There are times, more frequently than I’d like to admit, that I leave Shoresh angry.  It is not every week, but it does happen. To
    be fair, it doesn’t take much to make me angry.  

    While leaving class fuming seems like a bad thing, it is not.  In fact it’s both good and important because it means that someone
    disagreed with me or challenged my views or values.  The angrier I leave, the more closely I hold the conviction that was

    My public high school is not very ideologically diverse.  People share the same political views and agree on the vast majority of ideas.  
    Here at Shoresh, there is not unanimity on issues related to religion, Judaism, God, tradition, or Israel.

    This past year, I probably left the most angry after a discussion that was not directly related to the curriculum.  During the
    discussions of plans for Passover, someone mentioned that she puts an orange on her family’s seder plate.  This tradition stems
    from a possibly apocryphal story in which a rabbi said that women had as much of a place on the bema as an orange on the seder
    plate.  As a result, some people have adopted the orange as a part of their seder plate.  

    The teacher, much of the class, and I got in an argument about whether or not the orange had a place on the seder plate.  The
    teacher's argument was three fold.  She argued that the orange dignified remarks that may not have actually been made, but are
    incredibly disrespectful, whatever your beliefs are on the level of participation women should have in Judaism.  She also argued that
    she served as her own orange, that she was the proof that women belong on the bema, so an orange was unnecessary.  Her last
    argument was that the orange would lose its symbolic value as it was passed on through generations as people would forget the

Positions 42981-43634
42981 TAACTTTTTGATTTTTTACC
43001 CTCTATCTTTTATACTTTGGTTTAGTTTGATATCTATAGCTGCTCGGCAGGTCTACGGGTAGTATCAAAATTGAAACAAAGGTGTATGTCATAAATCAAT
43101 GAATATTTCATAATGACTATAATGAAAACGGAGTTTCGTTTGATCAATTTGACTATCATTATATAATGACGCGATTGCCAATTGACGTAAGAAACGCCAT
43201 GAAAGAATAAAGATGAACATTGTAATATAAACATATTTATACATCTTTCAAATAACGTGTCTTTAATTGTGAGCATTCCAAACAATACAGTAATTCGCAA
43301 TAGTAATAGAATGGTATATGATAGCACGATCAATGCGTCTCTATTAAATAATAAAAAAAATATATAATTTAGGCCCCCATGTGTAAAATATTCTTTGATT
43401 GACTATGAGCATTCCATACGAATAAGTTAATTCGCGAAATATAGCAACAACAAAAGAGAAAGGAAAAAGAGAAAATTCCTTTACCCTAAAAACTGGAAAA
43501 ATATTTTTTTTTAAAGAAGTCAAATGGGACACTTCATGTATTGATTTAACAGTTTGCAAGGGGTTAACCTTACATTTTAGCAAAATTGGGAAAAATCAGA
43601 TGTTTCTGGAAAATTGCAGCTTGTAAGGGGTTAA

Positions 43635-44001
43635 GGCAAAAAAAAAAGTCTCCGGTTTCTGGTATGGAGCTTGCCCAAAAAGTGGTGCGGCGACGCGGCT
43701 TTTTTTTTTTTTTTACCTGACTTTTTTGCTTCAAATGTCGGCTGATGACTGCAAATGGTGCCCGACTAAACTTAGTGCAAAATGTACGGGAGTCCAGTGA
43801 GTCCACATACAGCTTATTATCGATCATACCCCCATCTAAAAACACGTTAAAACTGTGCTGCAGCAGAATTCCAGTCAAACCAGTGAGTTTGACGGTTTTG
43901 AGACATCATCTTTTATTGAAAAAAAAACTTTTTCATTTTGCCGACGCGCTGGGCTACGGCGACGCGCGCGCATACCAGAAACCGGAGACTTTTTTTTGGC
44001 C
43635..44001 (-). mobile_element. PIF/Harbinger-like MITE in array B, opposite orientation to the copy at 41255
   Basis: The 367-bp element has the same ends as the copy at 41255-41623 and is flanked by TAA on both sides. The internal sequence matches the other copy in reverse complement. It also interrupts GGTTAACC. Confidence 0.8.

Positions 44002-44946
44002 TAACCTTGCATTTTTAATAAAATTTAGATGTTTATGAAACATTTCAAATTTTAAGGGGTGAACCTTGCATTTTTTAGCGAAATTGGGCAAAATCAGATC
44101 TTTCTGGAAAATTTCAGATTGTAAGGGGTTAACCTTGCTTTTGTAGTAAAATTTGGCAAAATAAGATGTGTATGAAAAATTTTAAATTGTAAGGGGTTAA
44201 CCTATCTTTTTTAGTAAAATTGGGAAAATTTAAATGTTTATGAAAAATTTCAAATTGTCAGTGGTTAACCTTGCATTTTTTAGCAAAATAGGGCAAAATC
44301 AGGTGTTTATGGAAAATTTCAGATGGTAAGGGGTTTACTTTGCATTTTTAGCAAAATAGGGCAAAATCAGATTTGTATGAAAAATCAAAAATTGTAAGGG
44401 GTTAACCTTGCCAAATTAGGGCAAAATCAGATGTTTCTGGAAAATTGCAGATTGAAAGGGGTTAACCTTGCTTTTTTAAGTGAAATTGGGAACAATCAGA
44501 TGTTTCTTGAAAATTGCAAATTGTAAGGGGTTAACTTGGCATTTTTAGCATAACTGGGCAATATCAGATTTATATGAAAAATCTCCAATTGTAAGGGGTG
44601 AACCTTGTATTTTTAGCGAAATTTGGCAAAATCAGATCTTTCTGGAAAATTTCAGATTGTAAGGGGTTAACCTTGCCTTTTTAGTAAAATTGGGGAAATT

purpose of the orange.

    Unsurprisingly, I disagreed.  I felt that the introduction of the orange and its eventual loss of symbolic value reflects what has
    happened as women have gained full participation in Judaism in some communities.  Women’s participation started out as a
    completely foreign concept, but people began to accept it.  Women began to participate in some places despite the outcries from
    others, and slowly, just as the orange becomes normal to new generations, so too, I hope, will women’s participation in Judaism
    become seen as “normal”.  The orange is about more than the one person who chooses to put the orange on the seder table, but
    about the change it represents.

    That being said, the seder plate at my seder does not include an orange and I was not really arguing that everyone needs to
    include an orange.  I was arguing for a flexibility of tradition to allow for positive change in a way that is meaningful and positive to
    individuals, families, and communities.  Thus, I left angry.  My opinions were fundamentally challenged, I was forced to defend
    them, and I left riled up.  I had been introduced to a new idea, formulated an opinion, listened to other opinions, and defended my
    own opinion all within a small part of a class.  

    The informal and personal way in which opinions and ideas were able to flow candidly in the classroom are a clear demonstration of
    the Shoresh commitment to teaching more than just the material, but teaching interest.  To make me angry about a subject is to
    make me care about a subject.  I never thought I would ever care so much about an orange, but, here we are.

    I would like to thank all of the Shoresh teachers for exposing me to new material, new opinions; and most importantly for making
    me leave angry.  (Class of 2015)
    Why Leaving Class Angry Is Good And Important
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